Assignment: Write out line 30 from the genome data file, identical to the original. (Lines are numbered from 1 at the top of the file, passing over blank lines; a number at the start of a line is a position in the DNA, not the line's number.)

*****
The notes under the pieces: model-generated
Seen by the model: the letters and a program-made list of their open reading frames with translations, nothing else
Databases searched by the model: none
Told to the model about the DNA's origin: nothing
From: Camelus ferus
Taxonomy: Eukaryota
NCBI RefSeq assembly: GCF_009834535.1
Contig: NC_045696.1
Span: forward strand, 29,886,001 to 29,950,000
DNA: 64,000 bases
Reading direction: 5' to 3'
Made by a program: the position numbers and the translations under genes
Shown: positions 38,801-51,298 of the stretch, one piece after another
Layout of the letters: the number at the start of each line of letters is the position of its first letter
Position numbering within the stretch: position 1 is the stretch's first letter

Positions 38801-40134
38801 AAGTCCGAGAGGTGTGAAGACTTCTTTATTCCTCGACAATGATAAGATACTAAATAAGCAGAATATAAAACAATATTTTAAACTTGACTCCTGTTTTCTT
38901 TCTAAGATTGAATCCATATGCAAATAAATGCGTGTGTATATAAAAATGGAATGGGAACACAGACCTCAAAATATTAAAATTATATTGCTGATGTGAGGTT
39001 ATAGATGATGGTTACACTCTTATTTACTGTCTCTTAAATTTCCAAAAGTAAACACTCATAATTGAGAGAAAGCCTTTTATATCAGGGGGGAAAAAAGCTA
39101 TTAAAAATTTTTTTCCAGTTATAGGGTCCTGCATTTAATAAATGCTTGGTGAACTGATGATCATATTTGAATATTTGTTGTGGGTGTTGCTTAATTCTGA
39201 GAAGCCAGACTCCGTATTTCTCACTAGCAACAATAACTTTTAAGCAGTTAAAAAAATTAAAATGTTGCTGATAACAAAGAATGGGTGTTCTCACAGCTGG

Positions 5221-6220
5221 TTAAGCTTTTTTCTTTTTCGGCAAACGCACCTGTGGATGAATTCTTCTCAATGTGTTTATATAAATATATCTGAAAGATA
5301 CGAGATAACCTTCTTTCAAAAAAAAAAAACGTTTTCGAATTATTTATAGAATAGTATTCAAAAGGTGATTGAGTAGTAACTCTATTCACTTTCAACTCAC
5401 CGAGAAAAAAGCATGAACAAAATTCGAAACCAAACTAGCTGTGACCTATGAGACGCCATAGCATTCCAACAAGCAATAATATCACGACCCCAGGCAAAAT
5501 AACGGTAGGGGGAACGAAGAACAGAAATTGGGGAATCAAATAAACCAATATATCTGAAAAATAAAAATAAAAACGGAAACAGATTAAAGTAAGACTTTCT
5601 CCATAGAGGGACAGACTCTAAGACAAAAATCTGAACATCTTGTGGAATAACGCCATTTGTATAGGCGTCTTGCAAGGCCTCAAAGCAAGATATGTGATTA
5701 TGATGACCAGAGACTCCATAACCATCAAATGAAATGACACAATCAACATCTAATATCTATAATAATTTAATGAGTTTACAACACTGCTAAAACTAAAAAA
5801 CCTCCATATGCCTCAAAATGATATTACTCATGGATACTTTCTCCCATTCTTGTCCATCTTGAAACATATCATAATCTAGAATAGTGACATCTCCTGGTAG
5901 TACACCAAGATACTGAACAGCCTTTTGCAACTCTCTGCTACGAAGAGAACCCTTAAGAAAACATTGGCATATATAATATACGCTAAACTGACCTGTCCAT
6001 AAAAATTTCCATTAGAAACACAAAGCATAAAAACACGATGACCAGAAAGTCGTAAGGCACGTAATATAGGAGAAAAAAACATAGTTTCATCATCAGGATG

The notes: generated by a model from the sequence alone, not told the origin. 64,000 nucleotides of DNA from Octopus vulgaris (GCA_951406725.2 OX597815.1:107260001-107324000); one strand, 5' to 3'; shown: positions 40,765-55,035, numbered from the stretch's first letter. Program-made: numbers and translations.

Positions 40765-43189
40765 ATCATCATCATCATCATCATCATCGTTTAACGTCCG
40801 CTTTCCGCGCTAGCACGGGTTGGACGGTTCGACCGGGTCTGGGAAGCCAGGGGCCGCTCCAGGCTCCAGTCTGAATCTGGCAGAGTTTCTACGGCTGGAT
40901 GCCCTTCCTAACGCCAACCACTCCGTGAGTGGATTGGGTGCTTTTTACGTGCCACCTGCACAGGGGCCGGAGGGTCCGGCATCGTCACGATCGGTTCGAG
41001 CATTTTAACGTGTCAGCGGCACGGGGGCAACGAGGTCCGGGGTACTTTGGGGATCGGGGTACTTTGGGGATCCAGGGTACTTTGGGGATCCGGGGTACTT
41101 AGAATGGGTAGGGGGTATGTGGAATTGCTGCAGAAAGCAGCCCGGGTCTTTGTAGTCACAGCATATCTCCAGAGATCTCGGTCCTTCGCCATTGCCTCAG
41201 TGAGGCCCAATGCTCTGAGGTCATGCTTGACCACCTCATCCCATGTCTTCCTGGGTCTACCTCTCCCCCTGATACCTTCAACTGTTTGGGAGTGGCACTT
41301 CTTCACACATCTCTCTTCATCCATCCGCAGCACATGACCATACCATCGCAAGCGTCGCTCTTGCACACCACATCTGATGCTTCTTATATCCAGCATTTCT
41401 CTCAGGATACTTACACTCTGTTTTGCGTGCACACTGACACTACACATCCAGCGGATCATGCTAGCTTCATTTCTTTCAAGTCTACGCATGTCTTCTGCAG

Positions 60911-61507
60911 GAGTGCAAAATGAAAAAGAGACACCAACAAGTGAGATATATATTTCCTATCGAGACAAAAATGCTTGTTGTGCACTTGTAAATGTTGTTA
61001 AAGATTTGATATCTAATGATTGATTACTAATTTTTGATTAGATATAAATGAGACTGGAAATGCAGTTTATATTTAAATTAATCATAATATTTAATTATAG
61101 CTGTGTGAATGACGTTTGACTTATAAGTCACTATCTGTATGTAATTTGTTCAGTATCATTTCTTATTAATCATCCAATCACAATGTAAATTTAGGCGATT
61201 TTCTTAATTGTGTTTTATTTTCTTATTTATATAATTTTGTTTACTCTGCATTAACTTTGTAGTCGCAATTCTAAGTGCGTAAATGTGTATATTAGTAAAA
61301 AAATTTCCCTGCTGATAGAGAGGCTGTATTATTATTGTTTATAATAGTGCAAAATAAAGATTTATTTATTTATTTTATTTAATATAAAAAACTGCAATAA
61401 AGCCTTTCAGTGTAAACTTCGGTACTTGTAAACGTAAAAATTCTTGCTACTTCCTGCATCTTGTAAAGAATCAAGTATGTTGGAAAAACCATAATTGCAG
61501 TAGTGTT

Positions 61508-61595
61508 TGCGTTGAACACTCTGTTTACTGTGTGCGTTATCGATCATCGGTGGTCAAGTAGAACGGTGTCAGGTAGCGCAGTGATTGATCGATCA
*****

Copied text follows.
5901 TACACCAAGATACTGAACAGCCTTTTGCAACTCTCTGCTACGAAGAGAACCCTTAAGAAAACATTGGCATATATAATATACGCTAAACTGACCTGTCCAT